|Archaeology in Action at Northton|
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Rubh’ an Teampaill Archaeology Project – Press Release, July 2011
Archaeological Dig with Local Schools at Northton
Harris primary schools recently visited the archaeological sitesat Rubh’ an Teampaill, Northton to learn about an Iron Age broch and other structures currently being unearthed by archaeologists, and to get first handexperience of survey and excavation techniques.
Pupils and teachers from the participating schools later spoke with Julia, the Community Participation Officer at the Isle of Harris Landscape Partnership, and told her what they liked about their visits.
The archaeological trip tied in well with current teaching at Leverhulme Memorial School, Fiona MacLennan, a teacher at the school, felt:
"The kids took a lot from the day and it linked in well with teaching that was going on at the same time in the school about archaeology. Planning in activities with the school timetable is also important."
The information provided and the hands-on approach was well matched to the needs of school pupils, felt Morag MacPherson, of Scalpay Primary School:
"It was very interesting for their age group of kids. Although the finds table had artefacts that were not from Harris it was a good chance to handle something old. The information provided was enough, not too much but suitable for the school kids."
Although the actual dig site was reserved for the archaeologists, safeguarding the precious remains as they were dug up, there was an area provided for pupils to learn the skills of archaeological digging. The beach-dig was favoured by all. While busy working at the Rubh’ an Teampaill site the archaeologists took time to show the children around, demonstrating their work in action. While recognising the success of the trip, Arema Morrison, of Sir E. Scott Primary School, felt that she would have liked to have heard more information, from the archaeologists, about the Iron Age Broch itself, to help put the trip into context:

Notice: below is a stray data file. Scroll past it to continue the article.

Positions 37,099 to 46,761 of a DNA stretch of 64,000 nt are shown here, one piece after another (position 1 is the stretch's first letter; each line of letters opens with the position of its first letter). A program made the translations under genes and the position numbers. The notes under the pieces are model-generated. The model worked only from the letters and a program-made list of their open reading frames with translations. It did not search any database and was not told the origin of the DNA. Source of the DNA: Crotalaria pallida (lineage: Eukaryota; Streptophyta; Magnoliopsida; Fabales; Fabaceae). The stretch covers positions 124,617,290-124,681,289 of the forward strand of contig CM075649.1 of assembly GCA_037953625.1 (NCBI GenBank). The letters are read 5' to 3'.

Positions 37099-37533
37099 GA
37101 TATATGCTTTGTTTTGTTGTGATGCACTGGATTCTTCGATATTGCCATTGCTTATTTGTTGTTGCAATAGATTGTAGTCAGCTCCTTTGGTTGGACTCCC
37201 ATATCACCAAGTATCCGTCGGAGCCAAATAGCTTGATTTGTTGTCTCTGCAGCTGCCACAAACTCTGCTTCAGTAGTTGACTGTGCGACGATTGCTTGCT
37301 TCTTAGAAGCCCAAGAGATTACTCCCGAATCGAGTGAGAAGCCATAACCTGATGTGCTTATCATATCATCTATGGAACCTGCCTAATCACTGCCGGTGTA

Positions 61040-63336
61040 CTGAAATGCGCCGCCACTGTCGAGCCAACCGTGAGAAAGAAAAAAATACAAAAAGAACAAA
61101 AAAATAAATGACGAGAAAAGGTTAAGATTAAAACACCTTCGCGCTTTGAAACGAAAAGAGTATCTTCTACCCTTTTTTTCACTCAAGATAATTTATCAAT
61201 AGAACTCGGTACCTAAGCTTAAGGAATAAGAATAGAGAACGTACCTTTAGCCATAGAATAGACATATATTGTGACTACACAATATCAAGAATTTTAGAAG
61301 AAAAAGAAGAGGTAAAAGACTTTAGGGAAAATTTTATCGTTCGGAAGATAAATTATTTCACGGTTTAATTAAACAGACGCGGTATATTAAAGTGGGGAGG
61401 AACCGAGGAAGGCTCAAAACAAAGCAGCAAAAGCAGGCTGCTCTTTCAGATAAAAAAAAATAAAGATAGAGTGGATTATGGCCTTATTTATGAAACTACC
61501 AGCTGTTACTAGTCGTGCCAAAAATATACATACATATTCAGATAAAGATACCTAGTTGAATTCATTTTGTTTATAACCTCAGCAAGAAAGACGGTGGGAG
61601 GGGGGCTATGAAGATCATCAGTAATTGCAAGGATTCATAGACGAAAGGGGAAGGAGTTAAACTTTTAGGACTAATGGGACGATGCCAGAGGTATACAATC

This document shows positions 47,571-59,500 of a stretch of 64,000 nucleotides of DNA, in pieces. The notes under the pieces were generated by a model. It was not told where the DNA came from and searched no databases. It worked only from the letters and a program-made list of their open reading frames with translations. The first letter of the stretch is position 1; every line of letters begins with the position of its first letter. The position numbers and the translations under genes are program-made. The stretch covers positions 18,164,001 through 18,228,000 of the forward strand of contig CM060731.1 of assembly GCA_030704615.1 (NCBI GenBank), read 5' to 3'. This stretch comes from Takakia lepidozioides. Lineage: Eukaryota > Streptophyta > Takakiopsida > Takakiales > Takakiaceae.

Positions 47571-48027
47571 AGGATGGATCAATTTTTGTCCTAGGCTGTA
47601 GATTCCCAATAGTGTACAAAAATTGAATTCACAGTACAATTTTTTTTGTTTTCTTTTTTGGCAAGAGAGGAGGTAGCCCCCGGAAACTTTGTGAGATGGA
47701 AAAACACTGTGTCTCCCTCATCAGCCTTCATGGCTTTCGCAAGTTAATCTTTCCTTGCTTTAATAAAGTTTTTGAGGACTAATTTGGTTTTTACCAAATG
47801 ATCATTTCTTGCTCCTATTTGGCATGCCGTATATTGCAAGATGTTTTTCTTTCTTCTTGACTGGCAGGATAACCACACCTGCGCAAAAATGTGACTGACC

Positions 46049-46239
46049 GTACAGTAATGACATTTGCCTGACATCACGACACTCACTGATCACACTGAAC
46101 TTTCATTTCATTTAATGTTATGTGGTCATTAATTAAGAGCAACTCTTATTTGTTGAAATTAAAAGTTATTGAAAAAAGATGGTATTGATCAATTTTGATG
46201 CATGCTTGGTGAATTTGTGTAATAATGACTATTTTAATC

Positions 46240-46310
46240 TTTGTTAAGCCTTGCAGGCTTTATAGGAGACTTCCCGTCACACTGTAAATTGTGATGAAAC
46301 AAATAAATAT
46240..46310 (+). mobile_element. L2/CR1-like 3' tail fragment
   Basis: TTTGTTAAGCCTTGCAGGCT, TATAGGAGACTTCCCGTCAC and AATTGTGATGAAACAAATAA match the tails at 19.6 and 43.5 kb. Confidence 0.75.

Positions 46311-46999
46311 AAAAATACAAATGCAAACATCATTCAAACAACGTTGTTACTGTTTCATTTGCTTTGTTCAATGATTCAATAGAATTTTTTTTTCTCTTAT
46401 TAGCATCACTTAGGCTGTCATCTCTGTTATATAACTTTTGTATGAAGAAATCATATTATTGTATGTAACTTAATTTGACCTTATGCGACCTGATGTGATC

"The children thoroughly enjoyed it, especially the digging in the sand and the finds section. It would have been good if there had been an initial overview informing them about what was being dug, more information about the broch."
These activity days were organised and facilitated by Harris Development’s Landscape Partnership team and delivered by archaeologists from Birmingham Archaeology and the University of Birmingham.
When asked what they felt about their trip out to the archaeological site, it was clear that all the children had thoroughly enjoyed the hands-on opportunities and would eagerly welcome more activities where they could learn while participating alongside professionals at their work. This was not just a fun day out. A great deal of learning took place, about the site and its history and the profession of archaeology, Being able to handle and learn about archaeological finds and learning practical archaeological digging skills along the beach were at the top of the list.
They were so enthused by their experience that some expressed a strong interest in becoming archaeologists themselves!
The school archaeology trips were a success and there is clearly interest in the possibility of similar participatory opportunities in the future.
Teachers thought the venture had proved to be very interesting for primary school age children commenting that taking their pupils out onsite for hands-on learning, was particularly suited to the aims of Curriculum For Excellence. The opportunity to plan similar opportunities in the future with the Isle of Harris Landscape Partnership Scheme would be very welcome.
New Headteacher at Sir E. Scott School, Aileen MacSween, was delighted by the success of the trips and looked forward to working alongside the Landscape Partnership over the coming year in order to create active and outdoor learning learning opportunities, in line with the Curriculum for Excellence.
Aileen was keen to see the Gaelic medium promoted through its use in project educational resources made for school use:
"It is important the future educational material for primary schools to receive interpretative matieral/educational resources solely in Gaelic for the age group P1 to P3 and in bilingual for P4 to P7."
The Isle of Harris Landscape Partnership Scheme has planned a variety of built, cultural and natural heritage conservation and enhancement projects set for delivery over the next couple of years. The Scheme intends to continue to work closely with local schools, building further opportunities for active participation in local heritage sites and project work. The Partnership team will go into local schools in the Autumn in order to begin developing ideas.
The Rubh’ an Teampaill Community Archaeology Project is being delivered by Harris Development Limited through the Landscape Partnership Scheme and is funded by the Heritage Lottery Fund..
For Further details and information on the Landscape Partnership Scheme, please contact Julia Lawrie, Community Participation Officer, on 01859 502373 or email firstname.lastname@example.org.
Boundary wall of Rubh' an Teampaill unearthed by University of Birmingham student archaeologists, as school pupils from Sir E. Scott Primary School take note
Sir E. Scott Primary School pupils learn about archaeological artifacts from Jo, Community Archaeologist at Birmingham Archaeology.
School children from Sir E. Scott Primary School get stuck in at the beach dig, guided by Julia, Community Participation Officer, Harris Development Limited, and Penny, student archaeologist from the University of Birmingham.
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